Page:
Thursday, May 13, 2010
Ind. Decisions - One Indiana case decided today by 7th Circuit
In DIRECTV v. Barczewski (SD Ind., Hamilton), a 15-page opinion, Chief Judge Easterbrook writes:
A jury concluded that Jonathan Wisler intercepted encrypted signals from the DirecTV satellite system without authorization and that David Barczewski furnished devices to assist others to steal the signals. See 18 U.S.C. §2511; 47 U.S.C. §605. Ample evidence supports this verdict: both defendants bought electronic gear from a merchant that advertised its products as designed to facilitate theft of DirecTV signals, and both participated in an online discussion group, called the “Pirate’s Den,” whose members exchanged advice about how to decrypt DirecTV signals without paying. Both defendants insisted that the “smart cards” and associated gear they purchased had legal uses. That much is uncontested, but the jury did not have to believe defendants’ claim that the gear had been put to a legal rather than an illegal use. Nor did the jury have to believe Wisler’s assertion that, as a DirecTV subscriber, he had no reason to steal signals. After buying a smart card and joining the Pirate’s Den, Wisler cut back to the lowest tier of service; a jury could conclude that he descrambled other programs, such as sports and movies, without paying. * * *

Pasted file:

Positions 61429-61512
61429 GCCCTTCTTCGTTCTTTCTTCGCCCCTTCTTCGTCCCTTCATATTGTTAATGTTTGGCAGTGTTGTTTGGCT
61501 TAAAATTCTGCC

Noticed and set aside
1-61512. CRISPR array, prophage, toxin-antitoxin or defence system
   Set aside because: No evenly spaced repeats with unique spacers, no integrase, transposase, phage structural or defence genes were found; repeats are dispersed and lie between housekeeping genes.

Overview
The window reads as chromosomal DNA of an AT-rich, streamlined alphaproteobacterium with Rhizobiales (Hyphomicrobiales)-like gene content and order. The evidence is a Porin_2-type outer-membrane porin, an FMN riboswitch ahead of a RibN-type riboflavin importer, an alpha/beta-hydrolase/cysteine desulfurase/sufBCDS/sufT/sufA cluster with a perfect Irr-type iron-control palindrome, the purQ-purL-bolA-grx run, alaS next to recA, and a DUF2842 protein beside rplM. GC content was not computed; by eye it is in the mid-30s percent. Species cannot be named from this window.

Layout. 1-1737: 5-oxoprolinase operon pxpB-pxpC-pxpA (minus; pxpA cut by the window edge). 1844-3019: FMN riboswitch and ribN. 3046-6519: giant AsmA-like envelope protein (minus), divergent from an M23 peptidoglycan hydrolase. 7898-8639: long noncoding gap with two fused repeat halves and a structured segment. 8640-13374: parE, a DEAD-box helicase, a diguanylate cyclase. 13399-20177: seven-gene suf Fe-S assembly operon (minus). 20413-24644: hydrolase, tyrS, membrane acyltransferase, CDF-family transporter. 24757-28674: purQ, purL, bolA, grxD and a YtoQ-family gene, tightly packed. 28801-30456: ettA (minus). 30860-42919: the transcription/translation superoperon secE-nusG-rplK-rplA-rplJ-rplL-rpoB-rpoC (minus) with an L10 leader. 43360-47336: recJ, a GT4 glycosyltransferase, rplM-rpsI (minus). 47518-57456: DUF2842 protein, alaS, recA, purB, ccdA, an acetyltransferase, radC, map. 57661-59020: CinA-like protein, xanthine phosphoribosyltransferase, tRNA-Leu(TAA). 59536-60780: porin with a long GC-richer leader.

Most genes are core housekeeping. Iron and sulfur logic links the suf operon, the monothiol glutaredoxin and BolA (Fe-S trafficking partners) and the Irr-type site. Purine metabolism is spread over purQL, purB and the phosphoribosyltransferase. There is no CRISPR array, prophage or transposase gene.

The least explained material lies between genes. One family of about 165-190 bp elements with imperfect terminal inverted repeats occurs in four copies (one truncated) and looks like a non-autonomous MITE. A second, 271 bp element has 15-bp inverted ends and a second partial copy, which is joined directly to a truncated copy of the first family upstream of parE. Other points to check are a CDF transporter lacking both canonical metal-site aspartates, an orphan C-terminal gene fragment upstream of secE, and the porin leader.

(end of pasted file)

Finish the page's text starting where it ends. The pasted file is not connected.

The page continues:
[Interesting discussion of "shall" and "may," eg at p. 7] As our colleagues in other circuits have remarked, this unwillingness to give effect to a change in statutory language unless the legislative history contains a reassuring “We really mean it!” is incompatible with decisions of the Supreme Court. See, e.g., Swain v. Pressley, 430 U.S. 372, 378–79 (1977); Harrison v. PPG Industries, Inc., 446 U.S. 578, 592 (1980) (“it would be a strange canon of statutory construction that would require Congress to state in committee reports or elsewhere in its deliberations that which is obvious on the face of a statute”). Legislative history comes into play only when necessary to decode an ambiguous enactment; it is not a sine qua non for enforcing a straightforward text. * * *
[at p. 14] District judges have discretion to consider other reasoned approaches too; there is latitude in the word “may.” The district judge used that latitude to give Barczewski the lowest available penalty. But judges need not go easy on hourly wage-earners who decide to steal TV signals, any more than they need go easy on people who choose other forms of theft to supplement the family budget. People who do not want to pay the market price for goods or services must refrain from theft and cannot complain if the price of crime is steep.
Posted by Marcia Oddi on May 13, 2010 12:55 PM
Posted to Ind. (7th Cir.) Decisions